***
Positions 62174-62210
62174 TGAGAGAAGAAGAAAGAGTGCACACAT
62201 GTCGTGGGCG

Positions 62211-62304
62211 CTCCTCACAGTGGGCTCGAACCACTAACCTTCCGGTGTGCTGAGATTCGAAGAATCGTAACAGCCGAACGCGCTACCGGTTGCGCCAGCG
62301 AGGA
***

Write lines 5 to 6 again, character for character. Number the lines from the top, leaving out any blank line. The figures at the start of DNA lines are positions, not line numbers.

62211 CTCCTCACAGTGGGCTCGAACCACTAACCTTCCGGTGTGCTGAGATTCGAAGAATCGTAACAGCCGAACGCGCTACCGGTTGCGCCAGCG
62301 AGGA